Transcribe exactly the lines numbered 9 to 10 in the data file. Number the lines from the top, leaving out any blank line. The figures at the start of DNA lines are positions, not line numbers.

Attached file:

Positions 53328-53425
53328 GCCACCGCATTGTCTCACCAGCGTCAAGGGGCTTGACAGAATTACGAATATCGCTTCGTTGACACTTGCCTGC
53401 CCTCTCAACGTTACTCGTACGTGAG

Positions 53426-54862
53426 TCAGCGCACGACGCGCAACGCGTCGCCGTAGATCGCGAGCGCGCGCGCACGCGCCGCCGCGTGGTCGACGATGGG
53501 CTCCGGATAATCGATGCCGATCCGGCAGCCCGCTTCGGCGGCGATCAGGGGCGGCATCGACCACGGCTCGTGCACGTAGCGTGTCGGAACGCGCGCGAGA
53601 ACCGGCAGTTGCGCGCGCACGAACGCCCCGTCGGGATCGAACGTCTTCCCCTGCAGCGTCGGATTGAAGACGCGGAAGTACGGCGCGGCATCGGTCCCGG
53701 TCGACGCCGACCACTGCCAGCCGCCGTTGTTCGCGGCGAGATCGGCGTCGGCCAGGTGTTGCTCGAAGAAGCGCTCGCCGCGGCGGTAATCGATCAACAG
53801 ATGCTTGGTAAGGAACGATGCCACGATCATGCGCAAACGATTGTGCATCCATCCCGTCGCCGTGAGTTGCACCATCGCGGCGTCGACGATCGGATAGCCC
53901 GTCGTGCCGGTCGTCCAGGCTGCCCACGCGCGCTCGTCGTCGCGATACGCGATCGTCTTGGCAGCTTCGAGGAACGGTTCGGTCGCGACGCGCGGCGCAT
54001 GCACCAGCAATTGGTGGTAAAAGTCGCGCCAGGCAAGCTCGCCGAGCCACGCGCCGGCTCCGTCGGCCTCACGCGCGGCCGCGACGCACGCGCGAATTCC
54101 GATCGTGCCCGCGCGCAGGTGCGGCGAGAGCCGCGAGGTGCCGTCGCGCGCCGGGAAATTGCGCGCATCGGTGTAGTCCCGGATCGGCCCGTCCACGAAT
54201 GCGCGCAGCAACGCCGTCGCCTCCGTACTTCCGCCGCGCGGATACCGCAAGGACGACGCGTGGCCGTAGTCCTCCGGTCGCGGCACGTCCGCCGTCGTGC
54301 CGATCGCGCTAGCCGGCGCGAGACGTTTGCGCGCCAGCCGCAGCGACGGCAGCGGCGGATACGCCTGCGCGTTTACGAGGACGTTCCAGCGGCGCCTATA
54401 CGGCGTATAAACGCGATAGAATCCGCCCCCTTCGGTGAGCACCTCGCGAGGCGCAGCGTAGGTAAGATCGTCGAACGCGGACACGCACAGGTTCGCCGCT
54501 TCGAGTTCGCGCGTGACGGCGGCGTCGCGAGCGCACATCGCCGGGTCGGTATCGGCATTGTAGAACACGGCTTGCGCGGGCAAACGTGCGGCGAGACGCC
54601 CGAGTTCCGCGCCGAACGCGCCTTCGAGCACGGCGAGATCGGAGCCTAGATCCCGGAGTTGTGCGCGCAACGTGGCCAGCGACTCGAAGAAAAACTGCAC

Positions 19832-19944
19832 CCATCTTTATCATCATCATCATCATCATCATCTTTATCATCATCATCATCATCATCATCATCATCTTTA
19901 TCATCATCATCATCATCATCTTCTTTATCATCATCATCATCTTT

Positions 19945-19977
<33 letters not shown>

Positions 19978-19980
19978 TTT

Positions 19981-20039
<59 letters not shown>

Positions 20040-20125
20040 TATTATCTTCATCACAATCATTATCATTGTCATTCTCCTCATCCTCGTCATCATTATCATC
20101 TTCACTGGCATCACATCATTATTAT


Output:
53801 ATGCTTGGTAAGGAACGATGCCACGATCATGCGCAAACGATTGTGCATCCATCCCGTCGCCGTGAGTTGCACCATCGCGGCGTCGACGATCGGATAGCCC
53901 GTCGTGCCGGTCGTCCAGGCTGCCCACGCGCGCTCGTCGTCGCGATACGCGATCGTCTTGGCAGCTTCGAGGAACGGTTCGGTCGCGACGCGCGGCGCAT